‘Welcome Home, Jenny Sutter’ gets a powerful staging at Next Theatre
By Hedy Weiss Theater Criticemail@example.com November 21, 2012 1:56PM
Lily Mojekwu stars as the title character in “Welcome Home, Jenny Sutter” at Next Theatre.
‘WELCOME HOME, JENNY SUTTER’
When: Through Dec. 23
Where: Next Theatre, 927 Noyes, Evanston
Info: (847) 475-1875, ext. 2; www.nexttheatre.org
Updated: December 23, 2012 6:35AM
We know very well that some of the worst casualties of war are not those soldiers who return in coffins, but those who come home with their psyches, their bodies, or both so altered and broken that they feel like the walking dead.
“Welcome Home, Jenny Sutter,” Julie Marie Myatt’s wise, searing, often mordantly funny play — now in director Jessica Thebus’ superbly realized Midwest premiere production at Next Theatre — deals with that subject in the most insightful and original way. Intriguingly, what sets her drama apart from similar stories is that it places the trauma of one particular female soldier — a U.S. Marine who has spent time in Iraq and Afghanistan, and whose young daughters have been cared for by their grandmother — alongside that of many different people (non-veterans) whose lives also have gone awry for reasons neither they nor we can fully fathom.
With her heavy duffel bag slung over her shoulder, and a prosthetic leg hidden by pants, and betrayed only by a slight limp, the sullen, wary Jenny Sutter (played by Lily Mojekwu, whose luminous face says as much, if not more, than her words), has just arrived in California. She is at a bus station, and just a few hours’ ride from home, but she is not at all ready to make the trip. And though she has a cell phone in her pocket, she is far from ready to make contact.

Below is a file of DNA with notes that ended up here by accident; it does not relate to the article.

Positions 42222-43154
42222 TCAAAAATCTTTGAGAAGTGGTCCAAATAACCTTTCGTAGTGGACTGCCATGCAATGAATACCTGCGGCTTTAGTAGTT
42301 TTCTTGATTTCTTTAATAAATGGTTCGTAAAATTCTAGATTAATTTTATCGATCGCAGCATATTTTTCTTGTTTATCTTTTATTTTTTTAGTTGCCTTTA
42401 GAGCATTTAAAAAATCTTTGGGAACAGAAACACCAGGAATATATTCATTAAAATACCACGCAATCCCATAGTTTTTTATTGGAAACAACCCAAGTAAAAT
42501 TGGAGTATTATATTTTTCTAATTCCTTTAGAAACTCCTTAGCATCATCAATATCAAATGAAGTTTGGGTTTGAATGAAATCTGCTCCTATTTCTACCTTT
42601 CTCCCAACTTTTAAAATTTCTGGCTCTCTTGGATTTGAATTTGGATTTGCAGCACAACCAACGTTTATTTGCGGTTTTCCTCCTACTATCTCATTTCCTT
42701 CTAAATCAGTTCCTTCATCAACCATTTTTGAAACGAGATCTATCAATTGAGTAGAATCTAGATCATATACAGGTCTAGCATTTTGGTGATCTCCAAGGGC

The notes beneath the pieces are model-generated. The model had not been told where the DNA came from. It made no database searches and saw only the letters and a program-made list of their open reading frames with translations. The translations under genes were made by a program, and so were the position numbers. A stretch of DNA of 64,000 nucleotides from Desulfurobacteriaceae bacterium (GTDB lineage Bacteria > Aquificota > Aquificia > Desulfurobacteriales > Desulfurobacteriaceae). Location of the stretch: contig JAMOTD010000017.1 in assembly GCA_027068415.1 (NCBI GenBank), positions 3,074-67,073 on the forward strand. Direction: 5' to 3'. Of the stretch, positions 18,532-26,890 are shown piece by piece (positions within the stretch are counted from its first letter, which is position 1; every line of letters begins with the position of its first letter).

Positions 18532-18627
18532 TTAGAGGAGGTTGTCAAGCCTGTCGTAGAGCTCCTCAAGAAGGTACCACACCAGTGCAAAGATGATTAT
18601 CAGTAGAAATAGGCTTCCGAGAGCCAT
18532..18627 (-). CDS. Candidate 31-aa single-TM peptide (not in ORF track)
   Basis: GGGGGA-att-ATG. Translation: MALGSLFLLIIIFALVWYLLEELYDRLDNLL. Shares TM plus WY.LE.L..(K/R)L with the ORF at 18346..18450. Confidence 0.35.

Jenny’s temporary lifeline and detour arrive by way of an encounter with another “traveler” — the hyperactive, decidedly eccentric and needy, yet easily engaging Lou (Jenny Avery, Next’s artistic director, whose bristling, achingly comic, spot-on performance suggests she should get away from her desk far more often).
Lou invites Jenny to stay with her in Slab City — a sort of latter-day hippie commune populated by midlife misfits. The community just happens to be built on the cement remains of a military base (Rick and Jackie Penrod’s tented set is perfection). And it is there that Jenny sleeps (fitfully), is awkwardly embraced by a society best described as “marginal,” and begins the rudimentary healing process that might enable her to go all the way home.
Aside from Lou, a rootless woman at odds with her family, but possessed by a powerful hunger for life (she has, at one time or another, been addicted to everything from alcohol and sex to raisins), there is Buddy (Lawrence Grimm), her occasional lover, and the commune’s low-key, self-styled preacher. Myatt has penned some inspired off-kilter sermons for Buddy, and Grimm, in an unforgettable turn, delivers them in bravura style.
Also on the premises is Donald (Kurt Brocker, at once subtle and hugely charismatic). A jewelry-maker with a troubled if unexplained past, he is handsome, angry and lost enough to trigger desire in Jenny, and to serve as a very tentative test of any vestige of her femininity.
Cheryl (the ever-droll Hanna Dworkin), is the resident Esalen-style therapist who knits steadily as she doles out advice to Lou and others. Back at the bus station there is the attendant, played energetically by Justin James Farley, but Jenny is not at all ready to open up to HIM.
Myatt’s beautiful writing, paired with this immensely moving Next production, captures the existence of both those who are desperate to feel but can do nothing but talk, and those who feel far too much but are too wounded to speak. Quite a feat.